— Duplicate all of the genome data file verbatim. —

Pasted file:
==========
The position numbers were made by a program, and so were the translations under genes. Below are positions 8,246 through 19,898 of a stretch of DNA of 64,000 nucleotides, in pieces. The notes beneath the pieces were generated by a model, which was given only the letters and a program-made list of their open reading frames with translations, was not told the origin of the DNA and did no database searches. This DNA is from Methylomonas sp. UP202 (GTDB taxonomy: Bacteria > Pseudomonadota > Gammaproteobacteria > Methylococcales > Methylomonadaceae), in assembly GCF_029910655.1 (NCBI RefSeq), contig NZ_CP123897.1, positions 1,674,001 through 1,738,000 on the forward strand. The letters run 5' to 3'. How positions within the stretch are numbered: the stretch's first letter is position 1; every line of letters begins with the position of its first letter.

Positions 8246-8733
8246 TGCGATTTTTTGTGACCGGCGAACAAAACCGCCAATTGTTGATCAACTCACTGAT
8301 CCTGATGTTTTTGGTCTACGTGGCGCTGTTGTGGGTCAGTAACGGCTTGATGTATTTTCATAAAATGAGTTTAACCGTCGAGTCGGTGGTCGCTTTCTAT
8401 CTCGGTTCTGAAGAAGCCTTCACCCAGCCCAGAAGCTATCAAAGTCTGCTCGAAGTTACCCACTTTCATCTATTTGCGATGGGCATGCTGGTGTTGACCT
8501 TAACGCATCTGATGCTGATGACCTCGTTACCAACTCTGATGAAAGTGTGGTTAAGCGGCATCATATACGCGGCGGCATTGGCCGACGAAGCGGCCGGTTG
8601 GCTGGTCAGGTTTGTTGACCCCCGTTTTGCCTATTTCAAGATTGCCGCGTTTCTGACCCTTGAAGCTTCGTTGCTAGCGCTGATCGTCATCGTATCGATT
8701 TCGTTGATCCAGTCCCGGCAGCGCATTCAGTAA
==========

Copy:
The position numbers were made by a program, and so were the translations under genes. Below are positions 8,246 through 19,898 of a stretch of DNA of 64,000 nucleotides, in pieces. The notes beneath the pieces were generated by a model, which was given only the letters and a program-made list of their open reading frames with translations, was not told the origin of the DNA and did no database searches. This DNA is from Methylomonas sp. UP202 (GTDB taxonomy: Bacteria > Pseudomonadota > Gammaproteobacteria > Methylococcales > Methylomonadaceae), in assembly GCF_029910655.1 (NCBI RefSeq), contig NZ_CP123897.1, positions 1,674,001 through 1,738,000 on the forward strand. The letters run 5' to 3'. How positions within the stretch are numbered: the stretch's first letter is position 1; every line of letters begins with the position of its first letter.

Positions 8246-8733
8246 TGCGATTTTTTGTGACCGGCGAACAAAACCGCCAATTGTTGATCAACTCACTGAT
8301 CCTGATGTTTTTGGTCTACGTGGCGCTGTTGTGGGTCAGTAACGGCTTGATGTATTTTCATAAAATGAGTTTAACCGTCGAGTCGGTGGTCGCTTTCTAT
8401 CTCGGTTCTGAAGAAGCCTTCACCCAGCCCAGAAGCTATCAAAGTCTGCTCGAAGTTACCCACTTTCATCTATTTGCGATGGGCATGCTGGTGTTGACCT
8501 TAACGCATCTGATGCTGATGACCTCGTTACCAACTCTGATGAAAGTGTGGTTAAGCGGCATCATATACGCGGCGGCATTGGCCGACGAAGCGGCCGGTTG
8601 GCTGGTCAGGTTTGTTGACCCCCGTTTTGCCTATTTCAAGATTGCCGCGTTTCTGACCCTTGAAGCTTCGTTGCTAGCGCTGATCGTCATCGTATCGATT
8701 TCGTTGATCCAGTCCCGGCAGCGCATTCAGTAA